Haze about NYS Cannabis Laws and Health Effects of Cannabis Use

The Office of Cannabis Management (OCM) has announced that licenses for recreational cannabis dispensaries will start to be processed for Western New York. Currently, there are no licensed dispensaries in Western New York, which means that none of the cannabis products being sold at current businesses have gone through New York testing requirements, where or how the product has been grown or processed, or percentage of tetrahydrocannabinol (THC) the product contains. All licensed cannabis dispensaries will have a placard with a QR code that customers can scan to verify the business is licensed. OCM has a verification tool on their website that lists all New York licensed cannabis dispensaries, if a store is not on this list that means it is not a licensed dispensary.

Even though possession and use of cannabis has been legal for over a year in New York for adults 21 and older there are still several misunderstandings over what is legal and not legal.

  • It is legal for an adult 21+ to possess 3 ounces of cannabis and 24 grams of cannabis concentrate.
  • It is legal for an adult 21+ to “share” cannabis with another adult 21+ under the legal limit, without compensation. It is illegal to distribute or sell cannabis without a license.
  • It is legal for adults to consume cannabis in private homes and places where tobacco can be smoked. Smoking cannabis is illegal in private businesses, in a vehicle, or any place tobacco cannot be smoked. In October of 2022, New York made all state parks and other public outdoor spaces smoke-free of cannabis and tobacco. 
  • It is illegal for driver or passengers in a vehicle driving or parked to be using cannabis.
  • It is illegal to drive under the influence of cannabis.

These are just some of the more common questions or comments from the public pertaining to what is legal and illegal. For more information people can visit www.cannabis.ny.gov/adult-use .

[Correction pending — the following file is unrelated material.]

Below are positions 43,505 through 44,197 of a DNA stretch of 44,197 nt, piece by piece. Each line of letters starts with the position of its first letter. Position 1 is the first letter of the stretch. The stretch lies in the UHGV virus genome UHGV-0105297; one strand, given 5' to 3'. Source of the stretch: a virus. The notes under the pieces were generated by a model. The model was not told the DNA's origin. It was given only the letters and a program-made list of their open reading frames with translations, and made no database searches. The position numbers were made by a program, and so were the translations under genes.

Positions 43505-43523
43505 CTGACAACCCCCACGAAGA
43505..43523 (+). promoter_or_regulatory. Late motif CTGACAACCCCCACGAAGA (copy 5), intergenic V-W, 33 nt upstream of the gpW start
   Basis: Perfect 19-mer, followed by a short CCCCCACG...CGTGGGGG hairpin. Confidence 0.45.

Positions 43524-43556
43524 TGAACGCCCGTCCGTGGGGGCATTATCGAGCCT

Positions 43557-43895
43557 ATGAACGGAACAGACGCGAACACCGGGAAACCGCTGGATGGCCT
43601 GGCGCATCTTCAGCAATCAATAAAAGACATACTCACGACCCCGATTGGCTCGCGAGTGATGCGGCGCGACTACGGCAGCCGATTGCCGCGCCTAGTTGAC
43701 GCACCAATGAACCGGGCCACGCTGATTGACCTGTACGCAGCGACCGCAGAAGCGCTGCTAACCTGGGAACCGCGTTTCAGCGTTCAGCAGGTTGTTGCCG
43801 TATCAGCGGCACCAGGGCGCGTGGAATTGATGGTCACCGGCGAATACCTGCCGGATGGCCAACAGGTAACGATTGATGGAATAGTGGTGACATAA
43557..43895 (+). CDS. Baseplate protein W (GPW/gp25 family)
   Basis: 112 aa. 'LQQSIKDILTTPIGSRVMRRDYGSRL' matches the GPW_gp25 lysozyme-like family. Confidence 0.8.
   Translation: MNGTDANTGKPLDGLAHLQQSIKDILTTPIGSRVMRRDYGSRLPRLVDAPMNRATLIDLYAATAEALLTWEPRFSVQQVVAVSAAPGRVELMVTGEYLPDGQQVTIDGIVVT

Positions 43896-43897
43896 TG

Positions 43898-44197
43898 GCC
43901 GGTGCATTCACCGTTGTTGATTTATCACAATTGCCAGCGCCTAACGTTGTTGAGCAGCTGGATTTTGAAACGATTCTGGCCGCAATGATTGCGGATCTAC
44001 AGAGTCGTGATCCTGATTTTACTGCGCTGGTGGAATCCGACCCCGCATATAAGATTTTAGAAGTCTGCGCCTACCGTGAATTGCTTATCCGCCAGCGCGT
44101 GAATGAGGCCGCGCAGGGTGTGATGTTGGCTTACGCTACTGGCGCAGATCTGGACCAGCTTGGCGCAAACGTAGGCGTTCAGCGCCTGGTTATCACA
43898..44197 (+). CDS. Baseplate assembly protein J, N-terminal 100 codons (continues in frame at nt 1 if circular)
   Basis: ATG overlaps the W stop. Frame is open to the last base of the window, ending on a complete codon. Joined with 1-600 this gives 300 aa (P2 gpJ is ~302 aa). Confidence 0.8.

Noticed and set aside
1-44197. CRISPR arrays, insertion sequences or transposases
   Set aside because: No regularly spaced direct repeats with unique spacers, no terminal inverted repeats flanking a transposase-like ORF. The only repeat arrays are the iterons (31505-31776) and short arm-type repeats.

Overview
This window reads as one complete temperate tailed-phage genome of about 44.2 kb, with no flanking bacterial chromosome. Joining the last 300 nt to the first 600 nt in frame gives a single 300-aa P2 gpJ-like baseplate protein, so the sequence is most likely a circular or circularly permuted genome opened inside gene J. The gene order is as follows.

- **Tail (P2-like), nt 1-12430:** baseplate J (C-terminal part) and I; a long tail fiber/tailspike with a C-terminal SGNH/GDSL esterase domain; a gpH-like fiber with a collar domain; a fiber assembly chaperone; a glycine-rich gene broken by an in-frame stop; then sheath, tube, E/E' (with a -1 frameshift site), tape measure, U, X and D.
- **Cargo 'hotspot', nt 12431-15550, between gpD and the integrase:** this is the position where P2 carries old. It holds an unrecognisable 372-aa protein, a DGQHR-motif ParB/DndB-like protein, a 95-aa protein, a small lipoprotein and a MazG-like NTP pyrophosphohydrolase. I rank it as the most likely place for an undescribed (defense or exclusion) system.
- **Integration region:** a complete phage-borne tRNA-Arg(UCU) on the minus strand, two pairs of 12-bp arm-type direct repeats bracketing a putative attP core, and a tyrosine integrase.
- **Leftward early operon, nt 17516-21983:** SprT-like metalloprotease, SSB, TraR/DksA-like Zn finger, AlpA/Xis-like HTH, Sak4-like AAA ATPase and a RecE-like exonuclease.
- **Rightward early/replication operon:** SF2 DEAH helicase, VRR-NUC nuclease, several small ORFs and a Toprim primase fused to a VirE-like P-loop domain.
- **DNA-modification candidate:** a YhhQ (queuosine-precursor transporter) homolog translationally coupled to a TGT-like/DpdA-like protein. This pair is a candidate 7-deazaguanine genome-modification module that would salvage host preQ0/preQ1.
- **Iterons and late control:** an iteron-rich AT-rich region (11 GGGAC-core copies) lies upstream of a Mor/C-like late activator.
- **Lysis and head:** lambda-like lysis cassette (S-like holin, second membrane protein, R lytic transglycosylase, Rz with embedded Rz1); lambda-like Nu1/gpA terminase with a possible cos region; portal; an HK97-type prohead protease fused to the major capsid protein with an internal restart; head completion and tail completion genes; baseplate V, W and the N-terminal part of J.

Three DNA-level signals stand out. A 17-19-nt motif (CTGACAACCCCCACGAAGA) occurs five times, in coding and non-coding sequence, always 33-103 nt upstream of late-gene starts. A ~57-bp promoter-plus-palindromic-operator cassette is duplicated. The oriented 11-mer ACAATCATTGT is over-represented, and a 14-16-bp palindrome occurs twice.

Young people also have misconceptions about cannabis that adults need to help them understand, especially that legal does not mean safe. Science has shown that THC can affect the developing brain, which is not fully developed until age 25-26. The part of the brain that is responsible for making decisions (the prefrontal cortex) is one of the last parts of the brain that develops and is particularly impacted by cannabis use. Negative cognitive effects can include difficulty thinking and solving problems, problems with memory and learning, reduced coordination, difficulty maintaining attention, and problems with school and social life after consistent consumption.  Frequent cannabis use in youth can increase the risk of mental health issues, including depression, social anxiety, acute psychosis, and schizophrenia. Cannabis consumption, especially frequent (daily or near daily) consumption and consumption that begins at an early age has been associated with schizophrenia and psychosis. Studies have shown that smoking cannabis exposes the user to the same types of dangerous chemicals as smoking cigarettes. A recent study out of Roswell Park Comprehensive Cancer Center found that vaping cannabidiol (CBD) leads to more severe lung damage than vaping nicotine.

Parents and mentors: You can impact whether the young people in your life consumes cannabis. Start the conversation with them early and have it often. Conversations about substance use should not be one sixty-minute conversation, but sixty, one-minute conversations. Make sure they understand the consequences and the negative impact it can have on their growing, developing brain. Pre-teens, teens, and young people in their early 20s tend to seek out new experiences and engage in risky behaviors, like using cannabis.  For conversations resources visit www.talkitover.org .

Parents and community members can also follow PPAC Central on Facebook, Instagram, and Twitter to receive current information on resources, activities, and family events.

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